• Homepage - research and action annual 2021
    NEWS

    Diverse Data Samples Drive Social Change

    November 2021

    In our latest Research & Action Report, we highlight some of the ways our research scientists are harnessing the power of data—which is most powerful when it represents all members of our communities.

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  • Homepage - Sounding the Alarm
    VIDEO

    Sounding the Alarm: Speaking Up Against Workplace Harassment, Discrimination, and Labor Abuse

    November 2021

    Wellesley College alumnae share their powerful stories of speaking out against labor abuse and their hopes for a more equitable workplace for women.

    Watch Now>>

  • Homepage - Fighting Time
    BLOG

    Fighting Time to End Systemic Racism

    November 1, 2021

    Senior Scholar Amy Banks, MD, reflects on the role of systemic racism in a wrongful conviction that changed the lives of two families forever.

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  • Homepage - early social media use
    NEWS

    Joining Social Media Before Age 11 Is Associated With Problematic Digital Behaviors

    October 2021

    New research findings highlight the negative effects of early social media use and tips for parents to counteract those effects.

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  • Homepage - intern reflection fathers
    VIDEO

    Internship Reflection: Exploring the Role of Fathers in Sex Education

    October 2021

    Wellesley College student Jacqueline Brinkhaus shares insights from her research internship at WCW.

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The

Wellesley Centers for Women 

is a research and action institute at Wellesley College that is focused on women and gender and driven by social change.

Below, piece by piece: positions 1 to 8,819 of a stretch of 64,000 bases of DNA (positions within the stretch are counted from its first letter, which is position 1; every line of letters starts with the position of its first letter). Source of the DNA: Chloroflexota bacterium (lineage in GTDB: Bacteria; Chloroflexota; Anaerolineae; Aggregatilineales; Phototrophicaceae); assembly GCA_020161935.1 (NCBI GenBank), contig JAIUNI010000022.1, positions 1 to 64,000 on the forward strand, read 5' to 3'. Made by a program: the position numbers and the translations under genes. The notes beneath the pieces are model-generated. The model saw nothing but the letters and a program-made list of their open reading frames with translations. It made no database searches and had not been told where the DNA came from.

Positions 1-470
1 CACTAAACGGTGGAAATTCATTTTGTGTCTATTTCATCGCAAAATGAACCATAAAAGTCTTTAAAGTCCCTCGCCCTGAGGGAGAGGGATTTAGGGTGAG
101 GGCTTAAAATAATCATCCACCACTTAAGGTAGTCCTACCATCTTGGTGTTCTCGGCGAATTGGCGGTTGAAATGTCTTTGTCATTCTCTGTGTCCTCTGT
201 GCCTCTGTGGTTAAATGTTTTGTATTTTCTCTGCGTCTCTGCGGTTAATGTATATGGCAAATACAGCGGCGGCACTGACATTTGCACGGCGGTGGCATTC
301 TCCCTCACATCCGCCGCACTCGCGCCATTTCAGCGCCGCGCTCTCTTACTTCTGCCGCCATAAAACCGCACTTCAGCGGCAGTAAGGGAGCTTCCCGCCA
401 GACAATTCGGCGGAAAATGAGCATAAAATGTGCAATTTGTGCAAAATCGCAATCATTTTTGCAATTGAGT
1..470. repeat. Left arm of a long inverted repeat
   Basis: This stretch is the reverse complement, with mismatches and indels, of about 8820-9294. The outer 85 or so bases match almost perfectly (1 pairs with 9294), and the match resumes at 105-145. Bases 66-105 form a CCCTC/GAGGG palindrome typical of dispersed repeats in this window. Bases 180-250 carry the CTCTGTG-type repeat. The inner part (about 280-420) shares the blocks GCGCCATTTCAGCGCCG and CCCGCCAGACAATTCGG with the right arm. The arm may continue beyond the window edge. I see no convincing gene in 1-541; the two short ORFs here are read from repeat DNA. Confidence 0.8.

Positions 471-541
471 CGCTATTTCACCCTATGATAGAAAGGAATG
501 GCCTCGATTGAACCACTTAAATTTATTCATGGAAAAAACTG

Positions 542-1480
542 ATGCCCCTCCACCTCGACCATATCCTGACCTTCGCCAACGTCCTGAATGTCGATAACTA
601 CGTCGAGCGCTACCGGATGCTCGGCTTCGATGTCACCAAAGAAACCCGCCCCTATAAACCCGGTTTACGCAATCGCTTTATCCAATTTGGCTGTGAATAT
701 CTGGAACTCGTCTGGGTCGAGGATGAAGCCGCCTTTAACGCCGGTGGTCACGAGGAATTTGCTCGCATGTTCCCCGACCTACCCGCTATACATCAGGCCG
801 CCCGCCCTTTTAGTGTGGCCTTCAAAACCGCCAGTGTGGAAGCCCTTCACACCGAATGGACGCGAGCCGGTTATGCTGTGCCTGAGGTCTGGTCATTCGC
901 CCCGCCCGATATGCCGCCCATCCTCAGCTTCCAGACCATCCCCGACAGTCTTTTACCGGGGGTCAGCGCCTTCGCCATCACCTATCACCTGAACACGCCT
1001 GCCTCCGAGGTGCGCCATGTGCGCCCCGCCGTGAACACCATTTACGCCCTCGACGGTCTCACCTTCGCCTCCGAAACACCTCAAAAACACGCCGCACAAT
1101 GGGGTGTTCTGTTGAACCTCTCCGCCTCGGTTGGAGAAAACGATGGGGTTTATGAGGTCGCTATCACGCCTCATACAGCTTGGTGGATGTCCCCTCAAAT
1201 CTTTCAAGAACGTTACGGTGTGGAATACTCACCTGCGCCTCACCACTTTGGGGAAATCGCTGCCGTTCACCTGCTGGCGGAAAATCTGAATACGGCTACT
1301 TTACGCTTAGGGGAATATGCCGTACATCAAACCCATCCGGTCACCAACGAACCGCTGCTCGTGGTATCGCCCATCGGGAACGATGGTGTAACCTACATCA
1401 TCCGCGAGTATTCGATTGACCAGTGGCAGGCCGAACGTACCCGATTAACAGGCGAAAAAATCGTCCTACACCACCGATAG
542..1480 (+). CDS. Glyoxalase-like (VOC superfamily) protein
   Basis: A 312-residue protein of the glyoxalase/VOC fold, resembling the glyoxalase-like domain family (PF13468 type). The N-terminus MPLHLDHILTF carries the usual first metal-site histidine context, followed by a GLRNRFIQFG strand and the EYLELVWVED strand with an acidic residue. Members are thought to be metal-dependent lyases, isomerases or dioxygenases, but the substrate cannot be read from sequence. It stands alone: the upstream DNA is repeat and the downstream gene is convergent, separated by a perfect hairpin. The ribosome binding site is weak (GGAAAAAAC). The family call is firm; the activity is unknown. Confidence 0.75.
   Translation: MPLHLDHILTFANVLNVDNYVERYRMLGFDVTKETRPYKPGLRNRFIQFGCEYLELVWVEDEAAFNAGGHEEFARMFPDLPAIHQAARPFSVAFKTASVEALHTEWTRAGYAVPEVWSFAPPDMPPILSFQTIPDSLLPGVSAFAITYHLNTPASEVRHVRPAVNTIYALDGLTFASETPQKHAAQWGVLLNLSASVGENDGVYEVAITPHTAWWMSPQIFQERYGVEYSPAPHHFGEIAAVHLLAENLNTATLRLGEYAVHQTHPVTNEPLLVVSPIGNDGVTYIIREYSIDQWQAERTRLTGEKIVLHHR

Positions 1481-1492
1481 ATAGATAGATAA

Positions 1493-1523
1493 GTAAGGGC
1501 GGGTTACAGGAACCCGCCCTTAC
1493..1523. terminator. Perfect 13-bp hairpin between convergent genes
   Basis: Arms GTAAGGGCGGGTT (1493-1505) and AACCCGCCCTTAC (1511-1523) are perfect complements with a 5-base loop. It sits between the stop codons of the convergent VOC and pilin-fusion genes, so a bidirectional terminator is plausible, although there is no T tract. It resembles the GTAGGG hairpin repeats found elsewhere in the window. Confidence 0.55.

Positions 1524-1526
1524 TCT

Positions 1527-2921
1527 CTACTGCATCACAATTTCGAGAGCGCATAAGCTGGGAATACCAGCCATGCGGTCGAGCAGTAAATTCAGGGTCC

Our mission is to advance gender equality, social justice, and human wellbeing through high-quality research, theory, and action programs.

PROJECTS

Give

A World That Is Good for Women Is Good for Everyone TM

GO TO GIVE

Wellesley Centers for Women

Open Circle: Making a Difference

In 1987 Pamela Seigle, a teacher and school psychologist, was invited to work with six teachers from two of the most diverse schools in Framingham, MA. The teachers took a leap of faith and signed up to participate in an action-research project focused on what was then described as a “coping skills” program. Together, they explored ways to help young school children develop critical communication, self-control, and problem solving skills. They also wanted to discover ways that schools could create safe learning environments that would support both the social and academic success of children. with those who did not. The benefits are evident as well in the day-to-day lives of scores of children and educators in schools that use the program.

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